"Dirty Dish" Hypothesis May Hold Water for Gout

Jan 13, 2012

Management of hyperuricemia in gout with a 2-stage approach based on the "dirty dish" hypothesis could be effective.

Management of hyperuricemia in gout with a 2-stage approach based on the "dirty dish" hypothesis could be effective. The first stage would consist of a period of crystal depletion, with the target serum urate level far below the threshold for saturation of urate (lower than 6 mg/dL) to completely dissolve formed crystals; the second stage would involve a preventive treatment period in which the target is a serum urate level just below that threshold for saturation of urate to avoid new crystal formation.

Perez-Ruiz and colleagues conducted a prospective cohort study of 211 patients. Serum urate levels were measured at baseline and at the time of urate-lowering therapy withdrawal. Recurrence and several variables were analyzed.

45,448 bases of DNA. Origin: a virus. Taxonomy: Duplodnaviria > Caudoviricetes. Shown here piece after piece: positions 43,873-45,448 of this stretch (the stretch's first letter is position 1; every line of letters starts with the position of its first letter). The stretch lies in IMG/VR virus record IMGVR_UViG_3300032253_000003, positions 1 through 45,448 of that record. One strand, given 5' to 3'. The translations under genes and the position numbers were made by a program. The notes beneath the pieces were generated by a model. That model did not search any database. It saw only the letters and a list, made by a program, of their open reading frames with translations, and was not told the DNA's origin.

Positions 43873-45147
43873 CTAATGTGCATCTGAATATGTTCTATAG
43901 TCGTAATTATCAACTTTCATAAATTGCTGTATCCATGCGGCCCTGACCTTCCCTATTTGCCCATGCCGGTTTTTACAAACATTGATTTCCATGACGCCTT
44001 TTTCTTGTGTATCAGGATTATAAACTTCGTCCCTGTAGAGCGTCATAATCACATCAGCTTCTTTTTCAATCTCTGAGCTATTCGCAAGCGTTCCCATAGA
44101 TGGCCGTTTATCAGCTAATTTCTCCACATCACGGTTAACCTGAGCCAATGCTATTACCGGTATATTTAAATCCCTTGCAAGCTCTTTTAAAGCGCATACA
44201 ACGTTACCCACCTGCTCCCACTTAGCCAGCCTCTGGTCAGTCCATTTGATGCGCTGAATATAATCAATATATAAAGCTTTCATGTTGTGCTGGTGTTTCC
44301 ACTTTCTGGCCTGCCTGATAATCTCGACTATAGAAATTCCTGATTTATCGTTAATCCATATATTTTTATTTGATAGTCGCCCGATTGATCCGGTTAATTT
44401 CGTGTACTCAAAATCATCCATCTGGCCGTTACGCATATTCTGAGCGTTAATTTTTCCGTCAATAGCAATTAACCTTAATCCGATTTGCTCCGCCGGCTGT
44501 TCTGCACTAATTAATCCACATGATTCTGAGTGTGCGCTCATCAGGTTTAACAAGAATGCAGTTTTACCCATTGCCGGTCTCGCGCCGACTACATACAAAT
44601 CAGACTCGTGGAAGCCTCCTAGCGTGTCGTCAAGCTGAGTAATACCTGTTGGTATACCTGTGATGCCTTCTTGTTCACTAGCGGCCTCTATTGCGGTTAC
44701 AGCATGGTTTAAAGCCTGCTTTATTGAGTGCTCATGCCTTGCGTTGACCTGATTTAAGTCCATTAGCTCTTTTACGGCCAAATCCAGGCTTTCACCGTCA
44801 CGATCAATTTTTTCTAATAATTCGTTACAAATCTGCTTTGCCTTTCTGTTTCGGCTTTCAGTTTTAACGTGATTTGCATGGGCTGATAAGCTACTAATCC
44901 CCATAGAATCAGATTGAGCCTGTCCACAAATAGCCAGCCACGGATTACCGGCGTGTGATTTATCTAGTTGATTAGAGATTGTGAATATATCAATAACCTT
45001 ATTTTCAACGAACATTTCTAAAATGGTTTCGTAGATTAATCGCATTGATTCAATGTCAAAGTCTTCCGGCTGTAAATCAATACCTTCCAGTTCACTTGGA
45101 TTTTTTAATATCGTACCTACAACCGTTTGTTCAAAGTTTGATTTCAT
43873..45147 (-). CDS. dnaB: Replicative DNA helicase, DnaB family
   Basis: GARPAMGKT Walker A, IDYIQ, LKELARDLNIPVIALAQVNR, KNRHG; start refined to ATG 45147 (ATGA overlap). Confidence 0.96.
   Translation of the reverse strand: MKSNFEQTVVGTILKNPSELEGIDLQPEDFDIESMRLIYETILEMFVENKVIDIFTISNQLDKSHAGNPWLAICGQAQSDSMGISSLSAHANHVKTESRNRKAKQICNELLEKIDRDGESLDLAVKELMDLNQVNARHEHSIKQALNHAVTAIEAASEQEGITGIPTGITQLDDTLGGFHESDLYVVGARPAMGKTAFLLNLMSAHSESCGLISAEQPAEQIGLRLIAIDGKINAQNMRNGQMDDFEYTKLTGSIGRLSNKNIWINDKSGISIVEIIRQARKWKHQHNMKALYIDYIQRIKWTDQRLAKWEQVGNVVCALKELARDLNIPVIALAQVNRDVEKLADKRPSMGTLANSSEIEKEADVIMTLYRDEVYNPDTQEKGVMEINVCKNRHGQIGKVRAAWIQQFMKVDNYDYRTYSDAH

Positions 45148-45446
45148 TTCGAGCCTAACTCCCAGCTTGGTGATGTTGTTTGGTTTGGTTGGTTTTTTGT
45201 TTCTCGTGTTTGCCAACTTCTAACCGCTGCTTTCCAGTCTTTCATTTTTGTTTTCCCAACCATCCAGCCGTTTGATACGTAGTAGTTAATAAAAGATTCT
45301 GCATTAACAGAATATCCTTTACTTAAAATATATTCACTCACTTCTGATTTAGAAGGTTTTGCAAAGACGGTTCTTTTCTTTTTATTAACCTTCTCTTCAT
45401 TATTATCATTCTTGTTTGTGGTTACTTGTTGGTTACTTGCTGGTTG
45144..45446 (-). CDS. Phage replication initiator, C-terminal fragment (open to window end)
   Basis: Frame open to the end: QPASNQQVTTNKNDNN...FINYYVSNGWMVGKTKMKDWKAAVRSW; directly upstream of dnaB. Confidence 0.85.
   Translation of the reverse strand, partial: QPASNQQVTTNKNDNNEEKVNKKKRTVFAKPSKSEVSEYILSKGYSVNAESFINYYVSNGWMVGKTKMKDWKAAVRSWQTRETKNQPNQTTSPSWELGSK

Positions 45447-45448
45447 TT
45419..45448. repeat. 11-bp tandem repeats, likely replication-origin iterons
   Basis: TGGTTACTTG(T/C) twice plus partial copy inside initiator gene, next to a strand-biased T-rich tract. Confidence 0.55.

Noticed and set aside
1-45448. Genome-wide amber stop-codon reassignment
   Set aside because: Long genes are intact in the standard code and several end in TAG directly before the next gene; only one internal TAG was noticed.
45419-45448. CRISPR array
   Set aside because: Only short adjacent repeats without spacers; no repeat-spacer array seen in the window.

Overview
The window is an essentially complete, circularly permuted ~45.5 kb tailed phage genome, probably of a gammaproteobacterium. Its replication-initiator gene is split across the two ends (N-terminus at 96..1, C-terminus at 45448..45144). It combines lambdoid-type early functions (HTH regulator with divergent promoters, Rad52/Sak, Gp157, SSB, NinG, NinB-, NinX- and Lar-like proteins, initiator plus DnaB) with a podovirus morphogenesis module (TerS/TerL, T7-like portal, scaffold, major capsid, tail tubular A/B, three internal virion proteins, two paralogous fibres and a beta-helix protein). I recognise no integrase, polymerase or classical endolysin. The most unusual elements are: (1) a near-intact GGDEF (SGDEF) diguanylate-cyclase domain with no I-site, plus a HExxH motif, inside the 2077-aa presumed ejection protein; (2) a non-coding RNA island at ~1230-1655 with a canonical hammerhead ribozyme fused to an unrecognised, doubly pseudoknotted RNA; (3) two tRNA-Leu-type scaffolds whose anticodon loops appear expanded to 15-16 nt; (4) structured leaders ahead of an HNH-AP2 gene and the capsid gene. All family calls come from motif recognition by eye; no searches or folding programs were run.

Serum urate levels during urate-lowering treatment and after its withdrawal were independently related to gout recurrence; they were 8.8 ± 1.3 mg/dL, 4.9 ± 0.9 mg/dL, and 8.5 ± 1.4 mg/dL at baseline, during urate-lowering therapy, and after withdrawal of urate-lowering therapy, respectively. There was no crystal-proven recurrence of gout in the patients who had average serum urate levels lower than 7 mg/dL after urate-lowering therapy withdrawal.

The authors made an analogy with the cleaning of a dirty dish: more is required to get it clean than to keep it clean.

x